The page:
KIEV (NYTIMES) – A study of weapons and ammunition used in the war in Ukraine shows that Russia has been systematically fanning the conflict with arms shipments, according to a new report funded by the European Union and the German government.
The study is hardly the first to reach this conclusion: The United States and European countries have sanctioned Russia for years for arms transfers to separatist forces that they say Moscow is supporting in Ukraine.
But the study is one of the most comprehensive to date on the issue.
While unlikely to change the overall picture, the study offered a fine-grained view of illicit weapons transfers in Ukraine and illustrated the scope of the arms trade that is fuelling Europe’s only active war.
Earlier analyses of Russian weapons transfers in Ukraine leaned on photographs or government intelligence. The new report focused on actual armaments.
Researchers studied dozens of rifles, grenade launchers, shoulder-fired anti-aircraft missiles and thousands of rounds of ammunition taken from captured or killed separatist fighters or positions they had occupied.
The researchers examined the recovered weapons and traced serial numbers and other identifying marks back to manufacturers. It provided “a window into a largely forgotten conflict that, since early 2014, has persisted on the edge of Europe”, the report said.
Titled “Weapons of War in Ukraine”, the report said that the separatist forces “are more than militias armed with weapons inherited from the former Soviet Union; rather, they mimic modern armies and follow established military doctrine”.
The war, fought along an about 280-mile-long (451km) trench line that cuts through the flatlands of eastern Ukraine, began after street protesters deposed a pro-Russian Ukrainian president in 2014. Russia responded with a military intervention it has never acknowledged.
The Kremlin has consistently denied transferring arms to Ukraine, even after Western governments documented major weaponry crossing the border. This included a tracked vehicle-mounted anti-aircraft missile system that shot down a civilian airliner in 2014, killing all 298 people aboard.
Russian officials have blamed Western governments for fomenting the conflict with military support for the Ukrainian government, including the US’ provision of anti-tank Javelin missiles and Turkey’s supply of Bayraktar armed drones, used for the first time in conflict just last month.
The conflict has again raised alarms.
Commercial satellite photographs and videos posted on social media have shown Russian tanks and other armoured vehicles close to the Ukrainian border, raising fears of a direct invasion.
And the volume of arms transfers to proxy forces already in Ukraine outlined in the new report highlights the volatility of the situation. The study, conducted by Conflict Armament Research, a company based in Britain that specialises in tracing weaponry, was funded by the EU and the German Federal Foreign Office.
The study looked largely at small arms, the most basic but often most lethal weapons in wars even when more sophisticated armaments are in use, as is the case in Ukraine.
The study found weaponry that the researchers suggested could have come from nowhere but Russian military arsenals.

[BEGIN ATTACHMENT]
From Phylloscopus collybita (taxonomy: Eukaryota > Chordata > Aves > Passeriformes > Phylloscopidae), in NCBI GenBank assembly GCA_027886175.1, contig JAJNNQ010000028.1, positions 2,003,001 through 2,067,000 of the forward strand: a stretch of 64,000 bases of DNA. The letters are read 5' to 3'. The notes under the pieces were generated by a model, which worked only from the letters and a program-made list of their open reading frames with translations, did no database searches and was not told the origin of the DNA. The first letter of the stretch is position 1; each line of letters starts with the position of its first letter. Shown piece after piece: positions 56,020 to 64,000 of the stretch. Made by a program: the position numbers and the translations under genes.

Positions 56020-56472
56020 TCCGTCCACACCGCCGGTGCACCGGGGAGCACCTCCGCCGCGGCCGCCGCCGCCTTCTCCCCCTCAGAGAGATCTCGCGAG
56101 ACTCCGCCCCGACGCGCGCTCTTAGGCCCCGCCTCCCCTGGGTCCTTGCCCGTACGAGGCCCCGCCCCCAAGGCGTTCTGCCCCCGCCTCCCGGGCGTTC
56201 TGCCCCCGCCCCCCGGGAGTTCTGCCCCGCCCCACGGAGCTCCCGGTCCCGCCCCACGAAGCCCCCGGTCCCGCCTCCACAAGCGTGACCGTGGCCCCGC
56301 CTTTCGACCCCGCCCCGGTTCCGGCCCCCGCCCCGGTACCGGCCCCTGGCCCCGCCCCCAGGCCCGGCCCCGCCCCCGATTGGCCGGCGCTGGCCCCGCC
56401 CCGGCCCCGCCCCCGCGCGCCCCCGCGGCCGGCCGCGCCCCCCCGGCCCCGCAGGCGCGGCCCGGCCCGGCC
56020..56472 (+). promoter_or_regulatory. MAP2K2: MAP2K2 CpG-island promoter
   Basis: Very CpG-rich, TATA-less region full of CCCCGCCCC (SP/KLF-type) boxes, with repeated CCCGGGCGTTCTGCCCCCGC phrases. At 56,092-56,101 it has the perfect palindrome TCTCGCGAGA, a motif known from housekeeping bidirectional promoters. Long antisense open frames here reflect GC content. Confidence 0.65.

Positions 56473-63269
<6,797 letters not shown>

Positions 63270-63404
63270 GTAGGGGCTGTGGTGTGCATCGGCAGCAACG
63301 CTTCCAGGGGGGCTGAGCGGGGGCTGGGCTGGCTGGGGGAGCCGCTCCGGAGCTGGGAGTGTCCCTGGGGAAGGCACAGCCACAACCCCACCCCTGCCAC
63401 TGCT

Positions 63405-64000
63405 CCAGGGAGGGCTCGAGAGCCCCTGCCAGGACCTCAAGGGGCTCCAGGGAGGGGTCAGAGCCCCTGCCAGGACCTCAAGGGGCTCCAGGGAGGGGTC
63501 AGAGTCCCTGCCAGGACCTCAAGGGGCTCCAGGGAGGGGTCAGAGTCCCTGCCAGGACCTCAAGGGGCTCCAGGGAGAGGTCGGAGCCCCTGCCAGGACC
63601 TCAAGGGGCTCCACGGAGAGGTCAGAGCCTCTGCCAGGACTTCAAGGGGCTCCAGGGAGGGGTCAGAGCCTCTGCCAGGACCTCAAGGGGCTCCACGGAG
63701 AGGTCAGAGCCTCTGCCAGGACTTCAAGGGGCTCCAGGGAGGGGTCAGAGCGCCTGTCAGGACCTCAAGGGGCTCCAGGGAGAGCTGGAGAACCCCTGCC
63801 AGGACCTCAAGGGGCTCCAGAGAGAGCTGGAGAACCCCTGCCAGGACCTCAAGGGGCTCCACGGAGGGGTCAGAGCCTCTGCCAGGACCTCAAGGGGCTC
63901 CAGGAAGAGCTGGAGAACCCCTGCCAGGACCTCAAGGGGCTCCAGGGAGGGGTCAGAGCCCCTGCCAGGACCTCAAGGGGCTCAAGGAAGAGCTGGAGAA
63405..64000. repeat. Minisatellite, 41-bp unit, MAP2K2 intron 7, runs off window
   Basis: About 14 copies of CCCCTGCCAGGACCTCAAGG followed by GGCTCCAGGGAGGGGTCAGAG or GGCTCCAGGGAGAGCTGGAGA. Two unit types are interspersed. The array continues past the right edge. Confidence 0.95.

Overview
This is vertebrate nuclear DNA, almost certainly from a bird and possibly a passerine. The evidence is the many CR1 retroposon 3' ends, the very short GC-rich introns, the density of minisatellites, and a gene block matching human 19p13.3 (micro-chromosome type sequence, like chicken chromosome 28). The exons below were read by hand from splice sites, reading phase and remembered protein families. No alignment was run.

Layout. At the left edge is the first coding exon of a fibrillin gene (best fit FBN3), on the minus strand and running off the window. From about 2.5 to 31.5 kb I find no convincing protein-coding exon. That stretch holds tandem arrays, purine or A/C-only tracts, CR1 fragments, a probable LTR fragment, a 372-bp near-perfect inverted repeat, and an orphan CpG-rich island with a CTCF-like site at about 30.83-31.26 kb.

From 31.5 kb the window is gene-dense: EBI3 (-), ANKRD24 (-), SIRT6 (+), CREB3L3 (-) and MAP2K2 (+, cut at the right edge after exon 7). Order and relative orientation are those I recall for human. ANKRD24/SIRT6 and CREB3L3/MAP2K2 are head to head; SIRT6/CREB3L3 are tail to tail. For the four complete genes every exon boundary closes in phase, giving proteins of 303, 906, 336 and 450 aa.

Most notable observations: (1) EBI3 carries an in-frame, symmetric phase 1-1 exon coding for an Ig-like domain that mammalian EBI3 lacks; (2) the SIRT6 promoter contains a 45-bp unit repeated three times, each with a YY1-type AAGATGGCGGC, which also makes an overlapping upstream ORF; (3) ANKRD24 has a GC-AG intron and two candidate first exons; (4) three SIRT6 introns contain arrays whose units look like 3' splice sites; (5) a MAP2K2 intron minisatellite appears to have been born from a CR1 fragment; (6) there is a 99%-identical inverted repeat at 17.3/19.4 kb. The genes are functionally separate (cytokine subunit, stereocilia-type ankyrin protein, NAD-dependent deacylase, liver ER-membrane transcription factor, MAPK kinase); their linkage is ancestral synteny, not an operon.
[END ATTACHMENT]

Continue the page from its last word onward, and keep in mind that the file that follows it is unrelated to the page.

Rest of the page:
It found, for example, several types of grenade launchers, sniper rifles and land mines that were never in service with the Ukrainian military, and hence could not have been captured and put to use by the separatist armies.
Specialised weaponry also turned up. The researchers say they documented a Russian factory-made “anti-handling” device, or booby-trap, that can be set under a land mine to go off when someone tries to disarm the mine.
More subtle evidence also pointed to separatists having a direct line of support from Russia.
Kalashnikov rifles found in illicit small-arms trade in developing world conflicts, where they are the workday weapon of many militant groups, are typically assembled from parts from multiple guns, the report noted.
Mismatched serial numbers on components is common. But that was not the case in eastern Ukraine, the report said: the rifles had matching parts, suggesting a more direct route from factory to battlefield.
The study traced 4,793 rounds of small-arms ammunition and 43 weapons recovered from battlefields from 2014 until 2019. Analysts traced ammunition using “headstamps” or the stamped markings ringing the primers on casings, and weapons by serial numbers. The Russian government and Russian arms manufacturers did not respond to the researchers’ requests for comment.
Though clinical in tone, the report did hint at the grim human drama behind the items being studied.
A rifle that once belonged to a separatist soldier, for example, was still tied with a ribbon inscribed with Orthodox Christian prayers for protection.
The study of bullets painted a more nuanced picture on sourcing. The entire sample of small-arms ammunition had been manufactured at sites in what is now Russia, the researchers said. The prevalence of a calibre of ammunition used in Kalashnikovs only after 1974 suggested a more modern arsenal. But much had been in storage for years, leaving its provenance uncertain.
The bullets looked at in the study were made over a span of 65 years, the oldest being a round for a Kalashnikov made in 1948, just a year after the rifle was first introduced in the Soviet Union.
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